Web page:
If you can hunt every day, this information may not matter that much. But if your major effort to take a big buck has to be partly driven by when you can get time to hunt, this month-of-kill data should be eye-opening and a key to your planning.
Next, we'll look at the overall number of deer making the state record book on a county-by-county basis. First, we'll examine score year 2008, then the all-time data.
Orangeburg County was the 2008 Score Year's top producer of state-record entries with 21. There were 19 typical and two non-typicals in this list. In a close second with 20 record-book bucks (all typical) was Aiken County. There was a big drop to Anderson County, the No. 3 county, with 11 state record book bucks. All of these bucks were in the typical category. The fourth place county was Pickens with 10, all of which were of the typical category. Rounding out the top five was Greenville County with nine record-book bucks. All nine of these bucks were in the typical category.
At sixth was Kershaw County with eight bucks, and at seventh was Dorchester County with seven. There were five counties tied for the next spot, each with six record-book entries in 2008 Score Year. These include Bamberg, Calhoun, Colleton, Hampton and Lee counties.
According to Ruth, these results come as no surprise, as these counties have historically produced good numbers of record entries.
"Although some of the top counties have relatively high deer populations, some of these counties have more moderate numbers," Ruth said. "It is important that hunters and land managers understand how the density of deer in an area affects the quality of the animals. Areas with fewer deer typically have better quality animals because natural food availability and nutritional quality is higher. Good nutrition is important in producing good antlers, but deer reproduction, recruitment and survival are also directly tied to nutrition.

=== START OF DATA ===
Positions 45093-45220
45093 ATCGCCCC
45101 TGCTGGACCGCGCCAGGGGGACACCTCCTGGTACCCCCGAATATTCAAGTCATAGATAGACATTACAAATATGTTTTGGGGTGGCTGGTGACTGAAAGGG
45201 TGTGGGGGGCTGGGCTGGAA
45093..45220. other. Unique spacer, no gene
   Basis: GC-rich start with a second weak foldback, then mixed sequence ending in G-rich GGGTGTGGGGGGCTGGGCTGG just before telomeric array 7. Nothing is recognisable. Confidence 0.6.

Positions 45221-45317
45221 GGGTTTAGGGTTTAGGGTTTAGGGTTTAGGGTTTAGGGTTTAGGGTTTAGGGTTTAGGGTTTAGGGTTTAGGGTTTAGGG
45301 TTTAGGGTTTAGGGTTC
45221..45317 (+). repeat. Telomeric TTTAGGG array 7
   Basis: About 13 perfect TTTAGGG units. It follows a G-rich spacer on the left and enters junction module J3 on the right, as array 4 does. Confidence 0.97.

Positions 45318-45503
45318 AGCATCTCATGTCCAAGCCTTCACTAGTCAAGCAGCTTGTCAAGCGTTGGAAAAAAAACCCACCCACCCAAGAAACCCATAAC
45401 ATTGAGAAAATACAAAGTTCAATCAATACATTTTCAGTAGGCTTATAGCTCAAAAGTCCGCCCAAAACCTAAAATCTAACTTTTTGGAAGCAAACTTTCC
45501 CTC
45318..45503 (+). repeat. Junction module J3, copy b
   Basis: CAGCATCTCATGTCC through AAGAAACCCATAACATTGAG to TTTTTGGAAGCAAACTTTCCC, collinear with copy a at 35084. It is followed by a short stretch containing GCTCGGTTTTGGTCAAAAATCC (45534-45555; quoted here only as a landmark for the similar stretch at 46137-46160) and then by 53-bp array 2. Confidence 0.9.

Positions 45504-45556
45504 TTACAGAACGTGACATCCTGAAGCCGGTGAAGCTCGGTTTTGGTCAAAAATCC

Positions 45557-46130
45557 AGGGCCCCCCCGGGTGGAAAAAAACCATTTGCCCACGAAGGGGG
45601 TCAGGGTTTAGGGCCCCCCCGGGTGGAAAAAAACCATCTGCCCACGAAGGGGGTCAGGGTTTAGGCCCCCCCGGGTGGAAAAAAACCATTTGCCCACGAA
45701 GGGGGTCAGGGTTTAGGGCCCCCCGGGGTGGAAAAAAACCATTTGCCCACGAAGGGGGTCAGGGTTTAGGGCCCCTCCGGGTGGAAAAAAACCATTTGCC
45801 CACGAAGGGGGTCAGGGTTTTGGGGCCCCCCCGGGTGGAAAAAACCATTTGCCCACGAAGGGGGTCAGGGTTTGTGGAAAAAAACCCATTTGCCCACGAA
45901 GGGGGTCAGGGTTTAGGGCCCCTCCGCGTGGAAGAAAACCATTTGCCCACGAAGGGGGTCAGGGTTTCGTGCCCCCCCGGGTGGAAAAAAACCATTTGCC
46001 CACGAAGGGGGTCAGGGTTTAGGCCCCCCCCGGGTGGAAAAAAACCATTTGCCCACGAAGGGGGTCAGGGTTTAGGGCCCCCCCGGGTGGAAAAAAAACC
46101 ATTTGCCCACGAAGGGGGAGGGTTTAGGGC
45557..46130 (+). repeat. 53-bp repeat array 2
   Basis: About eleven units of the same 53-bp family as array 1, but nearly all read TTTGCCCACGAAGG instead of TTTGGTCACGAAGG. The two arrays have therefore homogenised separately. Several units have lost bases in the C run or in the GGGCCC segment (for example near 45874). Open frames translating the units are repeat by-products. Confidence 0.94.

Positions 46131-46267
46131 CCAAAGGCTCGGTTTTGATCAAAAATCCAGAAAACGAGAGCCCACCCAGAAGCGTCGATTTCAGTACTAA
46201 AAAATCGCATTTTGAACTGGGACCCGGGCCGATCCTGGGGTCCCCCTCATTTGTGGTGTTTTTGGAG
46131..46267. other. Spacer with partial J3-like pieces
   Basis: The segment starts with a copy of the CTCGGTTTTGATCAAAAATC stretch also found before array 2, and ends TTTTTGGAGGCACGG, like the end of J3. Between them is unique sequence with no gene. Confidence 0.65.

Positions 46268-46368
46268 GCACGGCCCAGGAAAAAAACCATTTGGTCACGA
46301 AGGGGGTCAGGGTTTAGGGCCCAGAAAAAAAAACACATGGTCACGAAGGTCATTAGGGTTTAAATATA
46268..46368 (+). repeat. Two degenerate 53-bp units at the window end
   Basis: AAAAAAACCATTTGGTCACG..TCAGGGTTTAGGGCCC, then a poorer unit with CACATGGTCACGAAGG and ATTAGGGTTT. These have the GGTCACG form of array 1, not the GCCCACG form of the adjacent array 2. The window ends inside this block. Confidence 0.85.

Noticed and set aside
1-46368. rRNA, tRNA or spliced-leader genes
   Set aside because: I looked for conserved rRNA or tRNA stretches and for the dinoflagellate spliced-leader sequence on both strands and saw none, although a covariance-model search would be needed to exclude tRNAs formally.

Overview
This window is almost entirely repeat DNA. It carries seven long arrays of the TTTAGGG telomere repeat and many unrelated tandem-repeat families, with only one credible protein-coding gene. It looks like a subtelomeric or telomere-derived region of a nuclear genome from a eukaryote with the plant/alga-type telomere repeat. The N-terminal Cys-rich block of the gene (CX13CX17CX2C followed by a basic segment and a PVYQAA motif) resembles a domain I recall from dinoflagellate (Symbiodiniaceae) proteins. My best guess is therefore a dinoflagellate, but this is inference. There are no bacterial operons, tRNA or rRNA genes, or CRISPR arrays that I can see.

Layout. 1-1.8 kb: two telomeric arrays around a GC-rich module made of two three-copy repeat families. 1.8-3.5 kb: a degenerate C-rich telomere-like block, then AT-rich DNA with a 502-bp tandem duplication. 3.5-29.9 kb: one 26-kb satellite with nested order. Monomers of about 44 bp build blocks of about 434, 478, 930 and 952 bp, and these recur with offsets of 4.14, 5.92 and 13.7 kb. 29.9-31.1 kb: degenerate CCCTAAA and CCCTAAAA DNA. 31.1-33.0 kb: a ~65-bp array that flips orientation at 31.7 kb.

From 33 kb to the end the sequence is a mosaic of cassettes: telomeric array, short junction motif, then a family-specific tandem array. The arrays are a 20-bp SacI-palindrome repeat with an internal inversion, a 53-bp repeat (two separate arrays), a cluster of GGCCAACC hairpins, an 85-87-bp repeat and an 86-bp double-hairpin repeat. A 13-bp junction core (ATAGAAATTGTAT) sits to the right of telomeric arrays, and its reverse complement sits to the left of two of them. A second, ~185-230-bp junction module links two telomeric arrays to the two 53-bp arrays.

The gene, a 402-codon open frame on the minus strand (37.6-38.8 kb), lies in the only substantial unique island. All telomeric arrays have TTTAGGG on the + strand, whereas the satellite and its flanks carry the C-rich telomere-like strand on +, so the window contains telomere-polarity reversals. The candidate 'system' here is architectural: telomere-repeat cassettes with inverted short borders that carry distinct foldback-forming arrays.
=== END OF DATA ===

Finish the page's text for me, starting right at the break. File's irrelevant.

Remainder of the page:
"South Carolina deer hunters deserve a lot of credit for their role in deer management, particularly as it relates to female deer harvest," Ruth said. "Over the last 10 years, most hunters have realized the importance of harvesting doe deer and what was once a rapidly increasing deer population is now stable to decreasing in most areas. All things considered, having less deer than we did 10 years ago is good, and this is supported by the high number of record entries this year."
As far as all-time leaders at the county level, Orangeburg County remains at the top with 362 sets of antlers on the list. In second place is Aiken County with 300 and Fairfield County is next with 230. The fourth spot belongs to Colleton County with 216 record-book bucks, and Anderson County is fifth with 189 all-time entries.